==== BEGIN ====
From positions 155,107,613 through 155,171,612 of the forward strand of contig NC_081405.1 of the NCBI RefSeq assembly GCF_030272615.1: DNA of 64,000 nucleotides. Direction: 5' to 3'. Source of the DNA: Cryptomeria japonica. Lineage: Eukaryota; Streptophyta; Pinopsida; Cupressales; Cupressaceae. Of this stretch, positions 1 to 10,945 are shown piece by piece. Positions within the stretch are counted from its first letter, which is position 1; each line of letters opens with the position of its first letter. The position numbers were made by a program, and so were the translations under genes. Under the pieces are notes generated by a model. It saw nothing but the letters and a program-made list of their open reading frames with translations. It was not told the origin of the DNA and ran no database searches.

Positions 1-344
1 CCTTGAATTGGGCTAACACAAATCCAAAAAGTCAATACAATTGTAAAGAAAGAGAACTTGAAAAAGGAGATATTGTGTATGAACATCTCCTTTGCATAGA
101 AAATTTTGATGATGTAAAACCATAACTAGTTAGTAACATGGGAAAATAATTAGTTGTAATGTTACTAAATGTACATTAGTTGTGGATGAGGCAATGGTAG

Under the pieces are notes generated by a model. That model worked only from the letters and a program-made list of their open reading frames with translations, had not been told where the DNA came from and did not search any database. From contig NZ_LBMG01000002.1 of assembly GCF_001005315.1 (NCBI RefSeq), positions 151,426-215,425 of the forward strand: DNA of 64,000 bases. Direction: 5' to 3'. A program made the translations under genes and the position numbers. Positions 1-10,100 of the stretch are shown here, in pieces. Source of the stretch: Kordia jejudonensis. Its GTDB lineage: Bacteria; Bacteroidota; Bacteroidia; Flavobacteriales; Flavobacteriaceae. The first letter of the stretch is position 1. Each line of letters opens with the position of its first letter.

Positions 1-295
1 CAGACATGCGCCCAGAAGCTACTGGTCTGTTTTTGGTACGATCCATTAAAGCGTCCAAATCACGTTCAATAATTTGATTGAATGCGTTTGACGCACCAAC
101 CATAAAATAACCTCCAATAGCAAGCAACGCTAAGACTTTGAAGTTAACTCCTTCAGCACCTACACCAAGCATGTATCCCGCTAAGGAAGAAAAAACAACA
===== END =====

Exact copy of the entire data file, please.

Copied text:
From positions 155,107,613 through 155,171,612 of the forward strand of contig NC_081405.1 of the NCBI RefSeq assembly GCF_030272615.1: DNA of 64,000 nucleotides. Direction: 5' to 3'. Source of the DNA: Cryptomeria japonica. Lineage: Eukaryota; Streptophyta; Pinopsida; Cupressales; Cupressaceae. Of this stretch, positions 1 to 10,945 are shown piece by piece. Positions within the stretch are counted from its first letter, which is position 1; each line of letters opens with the position of its first letter. The position numbers were made by a program, and so were the translations under genes. Under the pieces are notes generated by a model. It saw nothing but the letters and a program-made list of their open reading frames with translations. It was not told the origin of the DNA and ran no database searches.

Positions 1-344
1 CCTTGAATTGGGCTAACACAAATCCAAAAAGTCAATACAATTGTAAAGAAAGAGAACTTGAAAAAGGAGATATTGTGTATGAACATCTCCTTTGCATAGA
101 AAATTTTGATGATGTAAAACCATAACTAGTTAGTAACATGGGAAAATAATTAGTTGTAATGTTACTAAATGTACATTAGTTGTGGATGAGGCAATGGTAG

Under the pieces are notes generated by a model. That model worked only from the letters and a program-made list of their open reading frames with translations, had not been told where the DNA came from and did not search any database. From contig NZ_LBMG01000002.1 of assembly GCF_001005315.1 (NCBI RefSeq), positions 151,426-215,425 of the forward strand: DNA of 64,000 bases. Direction: 5' to 3'. A program made the translations under genes and the position numbers. Positions 1-10,100 of the stretch are shown here, in pieces. Source of the stretch: Kordia jejudonensis. Its GTDB lineage: Bacteria; Bacteroidota; Bacteroidia; Flavobacteriales; Flavobacteriaceae. The first letter of the stretch is position 1. Each line of letters opens with the position of its first letter.

Positions 1-295
1 CAGACATGCGCCCAGAAGCTACTGGTCTGTTTTTGGTACGATCCATTAAAGCGTCCAAATCACGTTCAATAATTTGATTGAATGCGTTTGACGCACCAAC
101 CATAAAATAACCTCCAATAGCAAGCAACGCTAAGACTTTGAAGTTAACTCCTTCAGCACCTACACCAAGCATGTATCCCGCTAAGGAAGAAAAAACAACA